On cross-examination by the plaintiff's counsel, the vocational expert testified that her source for those numbers was the Bureau of Labor Statistics and that the numbers provided were not for the specific DOT-coded jobs that she had identified but, rather, for groups of jobs. See id. at 37-38. For example, she noted, there were 14 jobs in the group that includes folding machine operators, 38 in the group that includes markers, and nine in the group that includes cleaners/housekeeping. See id. at 38. When asked whether there was "a way that we can get an accurate number as to the incidence of just that specific job within the region or the national economy[, ]" she responded, "Not that I know of." Id. When asked how she could say that those were "accurate representations of the numbers of those jobs available if they are in fact jobs numbers for somewhere between nine and 33 [sic] other jobs[, ]" she testified, "The jobs are a representative sample of jobs in the DOT and the companion occupations." Id. at 39 (underline in original).

As the plaintiff points out, see Statement of Errors at 10, this court has held similar occupational incidence testimony inadequate to carry the commissioner's burden at Step 5, see St. Pierre v. Astrue, No. 1:10-cv-104-JAW, 2010 WL 5465635, at *2-*3 (D. Me. Dec. 29, 2010) (rec. dec., aff'd Jan. 19, 2011) (reversing and remanding on basis that vocational expert "essentially admitted that he did in fact rely on published raw numbers, which pertained not to the specific DOT code identified jobs at issue but rather to groups of jobs of differing skill and exertional levels that happened to contain the three specific jobs[, ]" as a result of which his testimony could not "constitute substantial evidence that the three specific jobs at issue existed in significant numbers in the national economy") (quoting Clark v. Astrue, Civil No. 09-390-P-H, 2010 WL 2924237, at *3 (D. Me. July 19, 2010) (rec. dec., aff'd Aug. 9, 2010) (emphasis in original).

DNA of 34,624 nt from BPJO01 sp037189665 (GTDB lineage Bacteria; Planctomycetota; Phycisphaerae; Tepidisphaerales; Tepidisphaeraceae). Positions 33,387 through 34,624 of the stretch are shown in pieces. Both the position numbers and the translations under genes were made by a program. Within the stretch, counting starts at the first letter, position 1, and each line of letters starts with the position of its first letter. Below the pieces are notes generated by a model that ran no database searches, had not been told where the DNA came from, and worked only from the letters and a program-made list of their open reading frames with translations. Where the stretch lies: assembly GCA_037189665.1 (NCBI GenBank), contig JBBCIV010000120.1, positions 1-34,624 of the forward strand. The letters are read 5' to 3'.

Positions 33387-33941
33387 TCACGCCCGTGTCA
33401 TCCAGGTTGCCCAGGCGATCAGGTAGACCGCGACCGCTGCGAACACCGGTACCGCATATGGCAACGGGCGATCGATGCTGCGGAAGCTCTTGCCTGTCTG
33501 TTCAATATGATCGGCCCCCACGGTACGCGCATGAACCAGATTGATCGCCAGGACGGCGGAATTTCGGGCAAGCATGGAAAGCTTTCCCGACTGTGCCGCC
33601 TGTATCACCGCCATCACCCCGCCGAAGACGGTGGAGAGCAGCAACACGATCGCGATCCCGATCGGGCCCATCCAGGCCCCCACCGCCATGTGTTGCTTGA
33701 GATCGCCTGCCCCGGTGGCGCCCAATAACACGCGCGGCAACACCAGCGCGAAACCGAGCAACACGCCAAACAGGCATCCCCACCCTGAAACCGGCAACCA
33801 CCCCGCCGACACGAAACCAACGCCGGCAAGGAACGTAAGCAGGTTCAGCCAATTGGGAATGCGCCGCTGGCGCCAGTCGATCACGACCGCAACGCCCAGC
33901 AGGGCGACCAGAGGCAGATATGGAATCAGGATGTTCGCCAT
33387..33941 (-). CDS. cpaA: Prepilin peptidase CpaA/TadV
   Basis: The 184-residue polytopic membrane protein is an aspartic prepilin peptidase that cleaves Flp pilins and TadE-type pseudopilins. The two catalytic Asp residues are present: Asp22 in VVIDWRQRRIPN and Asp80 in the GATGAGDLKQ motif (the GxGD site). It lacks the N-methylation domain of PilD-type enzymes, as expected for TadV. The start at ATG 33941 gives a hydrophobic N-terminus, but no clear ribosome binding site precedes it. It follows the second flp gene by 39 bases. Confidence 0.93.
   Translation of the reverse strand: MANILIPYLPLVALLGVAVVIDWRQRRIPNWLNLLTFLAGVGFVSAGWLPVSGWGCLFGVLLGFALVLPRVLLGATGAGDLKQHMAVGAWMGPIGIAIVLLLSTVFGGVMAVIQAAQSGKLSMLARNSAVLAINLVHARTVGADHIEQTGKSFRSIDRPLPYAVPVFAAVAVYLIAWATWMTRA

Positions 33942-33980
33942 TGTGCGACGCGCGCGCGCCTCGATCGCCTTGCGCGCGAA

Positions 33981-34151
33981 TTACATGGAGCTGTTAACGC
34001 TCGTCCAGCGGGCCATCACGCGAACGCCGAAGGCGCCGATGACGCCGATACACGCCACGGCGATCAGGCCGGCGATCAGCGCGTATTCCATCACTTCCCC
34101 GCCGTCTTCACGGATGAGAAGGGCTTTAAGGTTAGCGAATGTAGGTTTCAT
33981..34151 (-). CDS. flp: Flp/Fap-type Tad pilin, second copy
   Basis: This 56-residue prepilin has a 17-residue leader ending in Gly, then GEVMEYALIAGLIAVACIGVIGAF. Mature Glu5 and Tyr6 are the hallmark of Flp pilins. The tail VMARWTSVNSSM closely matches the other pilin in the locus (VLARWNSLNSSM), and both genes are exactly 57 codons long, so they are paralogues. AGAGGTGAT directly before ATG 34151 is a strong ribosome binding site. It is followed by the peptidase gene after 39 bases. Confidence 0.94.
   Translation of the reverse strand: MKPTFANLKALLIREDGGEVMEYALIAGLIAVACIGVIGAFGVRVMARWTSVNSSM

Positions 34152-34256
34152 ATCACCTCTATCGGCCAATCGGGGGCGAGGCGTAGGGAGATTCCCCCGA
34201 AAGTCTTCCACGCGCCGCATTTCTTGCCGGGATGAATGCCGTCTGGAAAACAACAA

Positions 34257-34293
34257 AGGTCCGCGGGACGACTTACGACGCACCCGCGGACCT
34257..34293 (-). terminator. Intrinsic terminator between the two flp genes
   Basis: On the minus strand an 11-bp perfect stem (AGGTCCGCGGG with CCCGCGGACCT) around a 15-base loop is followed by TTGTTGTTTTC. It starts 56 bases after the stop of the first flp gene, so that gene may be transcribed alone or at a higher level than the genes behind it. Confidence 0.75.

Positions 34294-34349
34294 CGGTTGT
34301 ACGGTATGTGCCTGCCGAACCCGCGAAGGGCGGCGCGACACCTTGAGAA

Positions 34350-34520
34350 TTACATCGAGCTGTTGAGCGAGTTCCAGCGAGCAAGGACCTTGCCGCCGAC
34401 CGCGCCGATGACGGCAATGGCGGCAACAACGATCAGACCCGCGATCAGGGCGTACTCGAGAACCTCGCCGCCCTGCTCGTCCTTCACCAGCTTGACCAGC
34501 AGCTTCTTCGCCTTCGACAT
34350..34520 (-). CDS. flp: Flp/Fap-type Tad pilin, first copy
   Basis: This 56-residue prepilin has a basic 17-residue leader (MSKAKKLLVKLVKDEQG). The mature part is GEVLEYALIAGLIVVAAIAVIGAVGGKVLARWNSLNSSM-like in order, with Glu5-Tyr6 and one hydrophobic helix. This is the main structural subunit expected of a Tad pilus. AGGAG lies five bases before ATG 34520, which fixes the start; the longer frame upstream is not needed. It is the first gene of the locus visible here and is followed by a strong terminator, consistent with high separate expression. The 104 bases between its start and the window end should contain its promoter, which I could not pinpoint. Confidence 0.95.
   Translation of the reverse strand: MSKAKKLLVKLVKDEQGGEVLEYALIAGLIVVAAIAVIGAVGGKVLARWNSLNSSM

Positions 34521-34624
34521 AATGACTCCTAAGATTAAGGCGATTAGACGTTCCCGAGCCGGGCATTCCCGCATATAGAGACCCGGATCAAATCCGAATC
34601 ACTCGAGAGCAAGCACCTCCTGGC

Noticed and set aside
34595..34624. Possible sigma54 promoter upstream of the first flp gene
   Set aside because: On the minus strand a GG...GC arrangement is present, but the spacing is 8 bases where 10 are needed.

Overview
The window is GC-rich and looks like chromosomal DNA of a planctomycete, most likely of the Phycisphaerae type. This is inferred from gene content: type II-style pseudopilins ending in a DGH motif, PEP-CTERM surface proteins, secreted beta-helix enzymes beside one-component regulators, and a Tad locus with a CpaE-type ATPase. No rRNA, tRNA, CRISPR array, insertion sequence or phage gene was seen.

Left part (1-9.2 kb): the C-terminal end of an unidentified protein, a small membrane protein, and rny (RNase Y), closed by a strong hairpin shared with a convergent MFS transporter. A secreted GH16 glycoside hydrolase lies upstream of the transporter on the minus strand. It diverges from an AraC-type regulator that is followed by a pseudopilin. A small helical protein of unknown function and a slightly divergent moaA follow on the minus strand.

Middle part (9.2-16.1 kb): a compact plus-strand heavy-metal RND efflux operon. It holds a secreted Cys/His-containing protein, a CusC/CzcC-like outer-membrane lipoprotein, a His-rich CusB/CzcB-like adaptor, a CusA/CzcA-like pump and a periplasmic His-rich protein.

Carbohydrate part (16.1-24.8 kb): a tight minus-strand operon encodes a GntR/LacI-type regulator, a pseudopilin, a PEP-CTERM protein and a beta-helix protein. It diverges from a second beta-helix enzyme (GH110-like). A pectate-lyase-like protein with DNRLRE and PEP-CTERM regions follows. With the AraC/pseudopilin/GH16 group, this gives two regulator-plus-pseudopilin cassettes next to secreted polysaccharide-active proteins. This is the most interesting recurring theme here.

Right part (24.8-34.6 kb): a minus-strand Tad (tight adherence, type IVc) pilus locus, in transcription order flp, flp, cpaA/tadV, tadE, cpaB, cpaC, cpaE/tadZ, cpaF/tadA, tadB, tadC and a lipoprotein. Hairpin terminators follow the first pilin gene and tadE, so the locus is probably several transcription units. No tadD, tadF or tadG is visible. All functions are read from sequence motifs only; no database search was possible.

However, as counsel for the commissioner contended at oral argument, St. Pierre and Clark are distinguishable in that, in those cases, vocational experts identified a significantly lower total number of jobs. In this case, the vocational expert identified three DOT-coded jobs that were part of job groups representing 2, 775, 790 jobs nationally. See Record at 35-36. By contrast, in St. Pierre, the vocational expert identified three DOT-coded jobs that were part of job groups representing 431, 378 jobs nationally, see St. Pierre, 2010 WL 5465635, at *2, and in Clark, the vocational expert identified three DOT-coded jobs that were part of job groups representing approximately 540, 000 jobs nationally, see Clark, 2010 WL 2924237, at *2.[3]

The commissioner persuasively reasons that, despite the identification of numbers for groups of jobs rather than individual DOT-coded jobs, there are circumstances in which an administrative law judge reasonably can infer that the jobs at issue exist in significant numbers in the national economy. See Defendant's Opposition to Plaintiff's Statement of Errors ("Opposition") (ECF No. 14) at 17.

She notes that, in Guiton v. Colvin, 546 Fed.Appx. 137, 142 (4th Cir. 2013), the United States Court of Appeals for the Fourth Circuit rejected a challenge to reliance on a vocational expert's testimony that three DOT-coded jobs existed in numbers of 26, 330 jobs in North Carolina and 825, 000 nationally, when the expert admitted that the numbers were for groups of jobs containing the three jobs. See id.; Guiton, 546 Fed.Appx. at 141-43. The court explained:

Even assuming these numbers were overinclusive, far smaller figures would still suffice to satisfy the Commissioner's burden. We hold that the job numbers the VE [vocational expert] provided, although perhaps somewhat imprecise, were sufficiently ...